Document 34. Letter From Director of Central Intelligence Raborn to President Johnson (1)

Washington, June 12, 1965.

Dear Mr. President:

The attached was prepared to assist me in pulling together some of my thoughts on the situation in Vietnam. It was also designed to serve me as a resume of intelligence community views which have been set forth in the recent National Intelligence Estimates. Because every effort was made to keep the present document to minimum length, departures from the full texts--as agreed--were unavoidable. Even though there are numerous estimates on the subject, they do not cover all of the major points presently under discussion. Accordingly, my staff has supplemented community findings with judgments very generally agreed to within the Central Intelligence Agency.

I myself have found the document useful and forward it to you for your information, emphasizing again that you should consider it a special-purpose briefing note and in no sense an agreed pronouncement of the United States Intelligence Board.

Respectfully yours,

W Raborn

Attachment (2)

Briefing Paper Prepared by the Office of National Estimates

Washington, June 11, 1965.

NIE's and SNIE's on South Vietnam

Since June 1964 there have been 12 NIE's or SNIE's on South Vietnamese problems. Only one of these, issued 4 February 1965, "Short-Term Prospects in South Vietnam," (3) was in any sense a general assessment of the situation. Eight were on "Communist Reactions to Certain Possible Courses of US Action"--these US courses of action were specifically given to us by policy-makers requesting the respective Estimates.

Accordingly there are no agreed USIB documents which are currently valid and which provide a general view of the situation in all its aspects, or which deal with all contingencies which might arise.

In Part I, following, we attempt to present estimative judgments on the most immediate issues. Column 1 poses the questions, or puts the propositions. Column 2 contains what NIE's or SNIE's have said on the matter. You will realize that this presentation omits supporting arguments and most qualifications. It may serve as a basis for briefing.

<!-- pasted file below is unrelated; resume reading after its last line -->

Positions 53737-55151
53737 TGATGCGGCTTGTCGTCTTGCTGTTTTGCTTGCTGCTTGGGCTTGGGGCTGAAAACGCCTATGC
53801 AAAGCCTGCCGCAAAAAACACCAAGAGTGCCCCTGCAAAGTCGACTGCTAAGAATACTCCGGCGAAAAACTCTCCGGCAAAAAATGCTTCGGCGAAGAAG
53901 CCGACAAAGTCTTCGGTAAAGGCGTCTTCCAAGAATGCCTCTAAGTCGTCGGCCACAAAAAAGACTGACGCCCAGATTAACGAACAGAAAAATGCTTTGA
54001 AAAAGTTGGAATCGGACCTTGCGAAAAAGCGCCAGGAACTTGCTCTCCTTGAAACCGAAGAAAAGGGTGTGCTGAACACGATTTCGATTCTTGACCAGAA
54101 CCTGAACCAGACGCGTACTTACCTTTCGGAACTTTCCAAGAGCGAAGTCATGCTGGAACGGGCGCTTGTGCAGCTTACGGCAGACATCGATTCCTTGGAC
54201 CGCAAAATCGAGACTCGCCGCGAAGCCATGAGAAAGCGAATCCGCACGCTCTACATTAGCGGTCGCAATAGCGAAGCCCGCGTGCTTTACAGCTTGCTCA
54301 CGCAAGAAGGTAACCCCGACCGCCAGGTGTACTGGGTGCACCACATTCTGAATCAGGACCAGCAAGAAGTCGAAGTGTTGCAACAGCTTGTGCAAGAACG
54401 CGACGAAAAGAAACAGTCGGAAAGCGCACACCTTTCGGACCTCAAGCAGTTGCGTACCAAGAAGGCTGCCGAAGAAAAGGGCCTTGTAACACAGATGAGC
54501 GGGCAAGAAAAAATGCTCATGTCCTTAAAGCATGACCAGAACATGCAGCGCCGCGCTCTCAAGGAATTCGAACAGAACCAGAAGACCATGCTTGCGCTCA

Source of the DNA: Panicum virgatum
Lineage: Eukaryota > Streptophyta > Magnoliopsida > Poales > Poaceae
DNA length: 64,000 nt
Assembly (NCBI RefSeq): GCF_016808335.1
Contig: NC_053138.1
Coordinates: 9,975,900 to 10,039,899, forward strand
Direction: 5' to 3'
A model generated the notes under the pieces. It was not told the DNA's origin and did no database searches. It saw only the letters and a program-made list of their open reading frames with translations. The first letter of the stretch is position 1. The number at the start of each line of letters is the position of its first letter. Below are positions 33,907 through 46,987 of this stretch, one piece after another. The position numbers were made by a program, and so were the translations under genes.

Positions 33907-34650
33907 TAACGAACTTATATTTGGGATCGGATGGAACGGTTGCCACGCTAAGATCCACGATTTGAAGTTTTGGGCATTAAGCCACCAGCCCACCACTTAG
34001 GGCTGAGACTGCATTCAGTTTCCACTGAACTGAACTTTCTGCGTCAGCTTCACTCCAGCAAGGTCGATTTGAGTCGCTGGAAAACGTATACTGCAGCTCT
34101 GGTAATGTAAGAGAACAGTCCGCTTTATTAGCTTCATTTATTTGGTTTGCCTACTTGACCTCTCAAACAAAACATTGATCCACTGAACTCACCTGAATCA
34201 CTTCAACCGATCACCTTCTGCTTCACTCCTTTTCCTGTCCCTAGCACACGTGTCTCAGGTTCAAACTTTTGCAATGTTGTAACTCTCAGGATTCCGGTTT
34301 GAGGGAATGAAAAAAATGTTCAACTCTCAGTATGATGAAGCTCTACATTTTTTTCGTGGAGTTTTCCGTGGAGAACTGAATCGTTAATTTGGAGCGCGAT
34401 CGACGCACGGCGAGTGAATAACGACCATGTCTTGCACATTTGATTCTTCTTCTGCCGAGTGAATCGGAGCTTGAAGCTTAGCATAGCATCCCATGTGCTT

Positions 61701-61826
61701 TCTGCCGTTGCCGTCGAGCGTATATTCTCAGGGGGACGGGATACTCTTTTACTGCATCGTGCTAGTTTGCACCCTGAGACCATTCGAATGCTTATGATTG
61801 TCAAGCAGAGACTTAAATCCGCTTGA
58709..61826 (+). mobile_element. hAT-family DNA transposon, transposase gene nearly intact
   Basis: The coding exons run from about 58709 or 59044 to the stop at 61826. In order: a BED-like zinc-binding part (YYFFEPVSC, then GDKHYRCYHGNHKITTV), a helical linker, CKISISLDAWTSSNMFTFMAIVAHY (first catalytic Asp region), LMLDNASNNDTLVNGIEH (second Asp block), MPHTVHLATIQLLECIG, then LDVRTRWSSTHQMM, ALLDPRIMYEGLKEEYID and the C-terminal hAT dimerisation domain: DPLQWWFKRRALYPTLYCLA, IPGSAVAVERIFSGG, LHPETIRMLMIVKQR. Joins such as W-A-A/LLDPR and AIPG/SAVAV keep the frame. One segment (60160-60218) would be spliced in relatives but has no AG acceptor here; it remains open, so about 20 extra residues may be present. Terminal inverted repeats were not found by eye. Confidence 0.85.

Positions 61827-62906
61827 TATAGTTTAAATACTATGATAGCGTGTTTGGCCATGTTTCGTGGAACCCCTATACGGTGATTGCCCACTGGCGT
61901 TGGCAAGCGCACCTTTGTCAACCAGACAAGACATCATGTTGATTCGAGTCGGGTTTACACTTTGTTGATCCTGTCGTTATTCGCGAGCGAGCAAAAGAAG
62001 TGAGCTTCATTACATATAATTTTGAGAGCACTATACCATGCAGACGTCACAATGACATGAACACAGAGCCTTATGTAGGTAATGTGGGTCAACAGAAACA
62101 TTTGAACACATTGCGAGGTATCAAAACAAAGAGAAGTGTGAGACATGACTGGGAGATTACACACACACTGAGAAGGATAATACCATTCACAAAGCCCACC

Part II is a list of USIB-approved Estimates specifically related to the Vietnam situation, issued during the past 12 months.(4) It includes a very brief note on each Estimates.


Principal Issues in the Short Term

I. The Communists think they are winning the war in South Vietnam, because:

(a) It is a guerrilla war, of small-scale operations, in jungle and difficult terrain, where advanced weapons, air power, and large-unit formations are not of decisive importance;

The main judgments here are found most recently in SNIE 10-6-65 of 2 June 1965 (5) (para. 3 for the DRV, para. 7 for the Chinese).

(b) it is a "war of national liberation"--a political and social struggle--the kind of struggle which they believe they will inevitably win;

Virtually all the Estimates stress Communist confidence in ultimate victory.

(c) they think the US does not understand how to fight such a war;

(d) they perceive the weaknesses of the South Vietnamese government;

(e) they remember that they defeated the French;

(f) finally, they think they are winning because in fact they are winning. (See General Westmoreland's recent cable.) (6)